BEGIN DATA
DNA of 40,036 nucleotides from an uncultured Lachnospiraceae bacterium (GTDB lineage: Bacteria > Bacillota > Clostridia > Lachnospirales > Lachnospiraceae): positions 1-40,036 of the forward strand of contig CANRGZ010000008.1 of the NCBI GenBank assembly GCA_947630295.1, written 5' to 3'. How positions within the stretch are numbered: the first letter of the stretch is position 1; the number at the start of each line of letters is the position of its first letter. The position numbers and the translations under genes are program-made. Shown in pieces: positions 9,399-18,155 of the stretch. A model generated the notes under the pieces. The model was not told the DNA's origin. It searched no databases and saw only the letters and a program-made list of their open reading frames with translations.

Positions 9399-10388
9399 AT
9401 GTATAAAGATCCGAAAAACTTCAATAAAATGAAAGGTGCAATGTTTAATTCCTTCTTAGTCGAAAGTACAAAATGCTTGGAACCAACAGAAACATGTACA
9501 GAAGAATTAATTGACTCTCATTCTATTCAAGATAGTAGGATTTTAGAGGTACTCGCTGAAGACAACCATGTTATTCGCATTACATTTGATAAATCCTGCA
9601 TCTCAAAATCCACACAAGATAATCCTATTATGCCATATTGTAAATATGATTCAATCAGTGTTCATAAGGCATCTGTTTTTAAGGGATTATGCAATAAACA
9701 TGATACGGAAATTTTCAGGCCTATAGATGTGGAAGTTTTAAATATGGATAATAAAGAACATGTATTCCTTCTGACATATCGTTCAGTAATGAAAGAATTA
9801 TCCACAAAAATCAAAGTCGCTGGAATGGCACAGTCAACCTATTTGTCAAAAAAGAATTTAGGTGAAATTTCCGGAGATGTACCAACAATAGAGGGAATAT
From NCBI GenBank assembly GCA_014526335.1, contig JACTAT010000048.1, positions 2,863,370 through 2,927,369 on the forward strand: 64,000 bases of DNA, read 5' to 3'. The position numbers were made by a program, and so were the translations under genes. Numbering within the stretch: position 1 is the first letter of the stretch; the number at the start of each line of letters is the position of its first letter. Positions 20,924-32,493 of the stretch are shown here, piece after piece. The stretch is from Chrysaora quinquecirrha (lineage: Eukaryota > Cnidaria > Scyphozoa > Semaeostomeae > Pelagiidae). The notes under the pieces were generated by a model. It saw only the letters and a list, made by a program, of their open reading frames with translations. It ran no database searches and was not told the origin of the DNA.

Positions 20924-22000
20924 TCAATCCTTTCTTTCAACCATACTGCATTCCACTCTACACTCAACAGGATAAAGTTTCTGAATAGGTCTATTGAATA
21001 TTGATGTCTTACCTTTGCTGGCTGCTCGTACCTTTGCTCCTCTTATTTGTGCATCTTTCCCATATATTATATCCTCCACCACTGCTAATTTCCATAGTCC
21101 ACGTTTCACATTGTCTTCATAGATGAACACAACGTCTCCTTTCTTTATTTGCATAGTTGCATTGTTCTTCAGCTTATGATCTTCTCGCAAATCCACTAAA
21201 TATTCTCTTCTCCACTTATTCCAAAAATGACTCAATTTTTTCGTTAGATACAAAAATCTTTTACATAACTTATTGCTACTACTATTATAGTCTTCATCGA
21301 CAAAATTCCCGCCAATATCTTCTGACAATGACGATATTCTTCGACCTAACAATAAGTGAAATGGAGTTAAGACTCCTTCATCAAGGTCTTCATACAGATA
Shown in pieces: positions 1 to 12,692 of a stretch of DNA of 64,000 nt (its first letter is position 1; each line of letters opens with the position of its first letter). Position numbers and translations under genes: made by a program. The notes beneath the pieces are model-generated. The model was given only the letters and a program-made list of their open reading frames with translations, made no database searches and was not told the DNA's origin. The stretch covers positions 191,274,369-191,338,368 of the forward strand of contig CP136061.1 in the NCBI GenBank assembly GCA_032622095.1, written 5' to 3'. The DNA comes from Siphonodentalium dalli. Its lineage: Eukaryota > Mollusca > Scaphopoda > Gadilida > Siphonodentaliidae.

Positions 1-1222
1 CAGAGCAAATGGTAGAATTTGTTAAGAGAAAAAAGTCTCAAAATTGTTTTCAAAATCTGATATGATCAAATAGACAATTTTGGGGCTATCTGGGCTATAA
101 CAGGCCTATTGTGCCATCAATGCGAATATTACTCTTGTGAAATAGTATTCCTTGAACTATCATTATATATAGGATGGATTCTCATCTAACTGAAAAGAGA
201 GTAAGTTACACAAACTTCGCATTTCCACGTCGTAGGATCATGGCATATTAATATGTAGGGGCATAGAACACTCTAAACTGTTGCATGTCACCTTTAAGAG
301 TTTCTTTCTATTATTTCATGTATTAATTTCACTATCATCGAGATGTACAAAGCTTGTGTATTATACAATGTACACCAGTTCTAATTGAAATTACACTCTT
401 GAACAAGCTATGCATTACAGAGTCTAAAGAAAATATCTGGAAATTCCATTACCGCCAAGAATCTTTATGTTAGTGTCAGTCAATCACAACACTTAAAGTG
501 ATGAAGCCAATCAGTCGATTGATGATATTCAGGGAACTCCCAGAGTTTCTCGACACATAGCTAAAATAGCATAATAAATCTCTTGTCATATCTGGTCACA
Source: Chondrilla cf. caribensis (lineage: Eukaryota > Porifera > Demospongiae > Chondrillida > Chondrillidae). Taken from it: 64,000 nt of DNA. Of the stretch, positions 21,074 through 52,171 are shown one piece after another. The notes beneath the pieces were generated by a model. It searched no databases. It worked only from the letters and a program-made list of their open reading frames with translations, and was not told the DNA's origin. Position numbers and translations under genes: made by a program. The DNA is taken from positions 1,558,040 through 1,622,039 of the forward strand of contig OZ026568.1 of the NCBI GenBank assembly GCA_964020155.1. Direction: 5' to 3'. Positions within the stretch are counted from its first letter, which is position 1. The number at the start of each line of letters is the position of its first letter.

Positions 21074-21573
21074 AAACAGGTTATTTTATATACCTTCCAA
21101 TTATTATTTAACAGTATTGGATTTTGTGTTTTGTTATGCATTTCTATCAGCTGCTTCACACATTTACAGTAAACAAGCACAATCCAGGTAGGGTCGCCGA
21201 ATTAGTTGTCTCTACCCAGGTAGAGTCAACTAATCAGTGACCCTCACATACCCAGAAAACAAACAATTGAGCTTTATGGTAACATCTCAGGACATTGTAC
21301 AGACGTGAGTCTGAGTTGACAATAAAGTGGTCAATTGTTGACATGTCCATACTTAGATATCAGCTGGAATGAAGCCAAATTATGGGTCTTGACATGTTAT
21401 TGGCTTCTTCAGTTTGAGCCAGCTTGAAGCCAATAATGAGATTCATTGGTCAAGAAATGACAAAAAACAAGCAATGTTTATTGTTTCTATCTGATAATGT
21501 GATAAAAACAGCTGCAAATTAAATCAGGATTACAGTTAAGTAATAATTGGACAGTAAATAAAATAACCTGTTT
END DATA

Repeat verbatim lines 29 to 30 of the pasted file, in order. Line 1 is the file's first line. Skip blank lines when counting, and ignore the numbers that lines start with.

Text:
21301 AGACGTGAGTCTGAGTTGACAATAAAGTGGTCAATTGTTGACATGTCCATACTTAGATATCAGCTGGAATGAAGCCAAATTATGGGTCTTGACATGTTAT
21401 TGGCTTCTTCAGTTTGAGCCAGCTTGAAGCCAATAATGAGATTCATTGGTCAAGAAATGACAAAAAACAAGCAATGTTTATTGTTTCTATCTGATAATGT